CORPORATE BRIEFS

Railway strike averted as trade unions and management agree on wage raise

Seven trade unions at the state-run Slovak Rail (ŽSR) agreed On March 26 to accept a 10% raise in the average wage at the firm, as proposed by ŽSR Director Andrej Egyed. After accepting the raise, the trade unions canceled a strike alert called earlier in the month.

Only trade union refused to sign the deal - the Federation of Engine Drivers, which had been demanding a 12% increase.

The collective bargaining process, which started in mid-December last year, had broken down over the wage increase. Originally, the trade unions had requested a 35% hike while ŽSR management stuck firm at 5%. Later, the unions moderated their request to 15% increase while management inched closer to compromise with 8%.

Because the Federation of Engine Drivers refused the deal, the trade unions have 15 days by law in which to adopt a common stance. If they do not achieve an agreement by this time, the position of the largest trade union will decide whether the management deal is officially accepted or not.

The unions and ŽSR management aim to sign a collective agreement for 1999 as soon as possible. The ŽSR is the biggest Slovak employer with more than 40,000 employees.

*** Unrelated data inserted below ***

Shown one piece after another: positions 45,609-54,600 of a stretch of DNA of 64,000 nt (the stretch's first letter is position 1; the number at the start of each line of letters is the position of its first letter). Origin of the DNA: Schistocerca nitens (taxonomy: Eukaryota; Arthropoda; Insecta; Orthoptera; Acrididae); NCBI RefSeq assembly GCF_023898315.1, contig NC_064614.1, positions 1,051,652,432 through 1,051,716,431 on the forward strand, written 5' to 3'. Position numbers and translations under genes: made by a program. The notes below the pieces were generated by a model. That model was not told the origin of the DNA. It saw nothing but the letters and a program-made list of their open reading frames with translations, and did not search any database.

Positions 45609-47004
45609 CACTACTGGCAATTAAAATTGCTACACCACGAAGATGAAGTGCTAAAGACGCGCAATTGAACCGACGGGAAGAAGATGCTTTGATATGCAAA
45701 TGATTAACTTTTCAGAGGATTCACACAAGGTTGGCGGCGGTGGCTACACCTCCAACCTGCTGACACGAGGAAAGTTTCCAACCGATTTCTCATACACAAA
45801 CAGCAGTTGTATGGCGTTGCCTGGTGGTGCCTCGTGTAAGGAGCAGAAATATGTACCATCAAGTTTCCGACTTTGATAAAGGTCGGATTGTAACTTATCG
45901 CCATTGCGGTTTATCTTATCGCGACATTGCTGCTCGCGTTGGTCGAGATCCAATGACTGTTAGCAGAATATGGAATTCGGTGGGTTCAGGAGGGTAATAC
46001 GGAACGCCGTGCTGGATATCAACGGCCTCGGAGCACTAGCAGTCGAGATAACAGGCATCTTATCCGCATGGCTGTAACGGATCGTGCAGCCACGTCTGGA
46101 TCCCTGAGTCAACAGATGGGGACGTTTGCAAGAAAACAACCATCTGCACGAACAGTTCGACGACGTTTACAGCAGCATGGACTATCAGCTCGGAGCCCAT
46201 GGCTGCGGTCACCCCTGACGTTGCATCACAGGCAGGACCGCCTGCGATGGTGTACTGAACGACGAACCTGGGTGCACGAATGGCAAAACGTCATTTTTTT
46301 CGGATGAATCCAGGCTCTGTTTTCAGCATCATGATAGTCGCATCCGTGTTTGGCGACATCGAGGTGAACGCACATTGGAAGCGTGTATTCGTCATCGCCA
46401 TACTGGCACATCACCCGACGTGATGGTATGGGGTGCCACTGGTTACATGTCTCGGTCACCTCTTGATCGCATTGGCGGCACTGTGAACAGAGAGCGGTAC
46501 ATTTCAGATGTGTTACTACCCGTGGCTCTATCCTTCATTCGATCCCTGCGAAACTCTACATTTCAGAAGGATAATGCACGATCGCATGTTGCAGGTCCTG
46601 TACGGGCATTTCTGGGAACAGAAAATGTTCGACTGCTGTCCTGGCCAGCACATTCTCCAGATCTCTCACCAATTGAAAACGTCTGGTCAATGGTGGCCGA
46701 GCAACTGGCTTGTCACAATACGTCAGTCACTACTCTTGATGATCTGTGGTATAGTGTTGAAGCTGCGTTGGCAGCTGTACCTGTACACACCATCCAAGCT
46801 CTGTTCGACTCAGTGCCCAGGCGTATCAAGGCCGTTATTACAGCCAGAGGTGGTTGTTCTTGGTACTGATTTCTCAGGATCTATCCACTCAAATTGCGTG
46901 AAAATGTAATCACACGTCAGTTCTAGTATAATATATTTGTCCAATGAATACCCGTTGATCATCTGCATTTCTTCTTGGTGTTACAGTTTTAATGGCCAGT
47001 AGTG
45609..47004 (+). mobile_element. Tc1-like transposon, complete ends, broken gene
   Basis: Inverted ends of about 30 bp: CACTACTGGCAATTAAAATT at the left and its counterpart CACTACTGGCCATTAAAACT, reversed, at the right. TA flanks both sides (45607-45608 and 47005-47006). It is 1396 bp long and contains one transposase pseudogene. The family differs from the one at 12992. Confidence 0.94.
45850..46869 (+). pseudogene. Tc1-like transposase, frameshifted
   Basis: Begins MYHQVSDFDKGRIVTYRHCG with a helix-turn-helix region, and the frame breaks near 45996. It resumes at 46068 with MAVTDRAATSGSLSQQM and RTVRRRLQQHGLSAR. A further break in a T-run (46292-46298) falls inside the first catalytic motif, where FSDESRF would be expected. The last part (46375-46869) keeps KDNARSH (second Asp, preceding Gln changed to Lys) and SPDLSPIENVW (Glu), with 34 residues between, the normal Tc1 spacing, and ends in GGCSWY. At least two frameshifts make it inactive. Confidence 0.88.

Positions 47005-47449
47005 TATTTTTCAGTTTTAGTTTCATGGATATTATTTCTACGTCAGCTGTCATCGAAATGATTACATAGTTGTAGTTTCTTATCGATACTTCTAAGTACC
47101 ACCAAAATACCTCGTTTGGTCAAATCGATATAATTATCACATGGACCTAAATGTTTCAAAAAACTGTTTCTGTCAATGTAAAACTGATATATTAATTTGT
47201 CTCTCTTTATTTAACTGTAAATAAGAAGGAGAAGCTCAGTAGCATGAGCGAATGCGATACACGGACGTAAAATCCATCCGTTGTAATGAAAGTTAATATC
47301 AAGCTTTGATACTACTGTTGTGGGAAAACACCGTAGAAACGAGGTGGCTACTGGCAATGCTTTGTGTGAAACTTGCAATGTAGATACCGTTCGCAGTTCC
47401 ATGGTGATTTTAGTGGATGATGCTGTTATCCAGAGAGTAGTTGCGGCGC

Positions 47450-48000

Get daily Slovak news directly to your inbox

Top stories

White Crow laureates (l-r): Andrej Belák, Jolana and Štefan Náther, Jaroslav Macek

White Crow awards reflect a year of hard tests

The awards went to four initiatives in justice, education, health care and minorities.

22 h
The mass testing in Nitra.

News digest: Results from weekend nationwide testing still not out

The parliamentary committee recommends one candidate for new police chief. NASA picks a picture by Slovak photographer as its Astronomy Picture of the Day.

15 h
Gábor Grendel (OĽaNO), Juraj Šeliga (Za Ľudí), and SaS MPs Marian Viskupič and Jana Bittó Cigániková.

Matovič government takes after Smer in lawmaking

The second-largest testing scheme of the whole population is underway in Slovakia. Government says they ordered enough vaccines. Layoffs of transnationals in Bratislava.

20 h
PM Igor Matovič (front) and Economy Minister Richard Sulík (back)

Hlas is gaining strength, along with Sulík’s SaS

At the same time, most people think PM Matovič is not managing the coronavirus crisis well.

22 h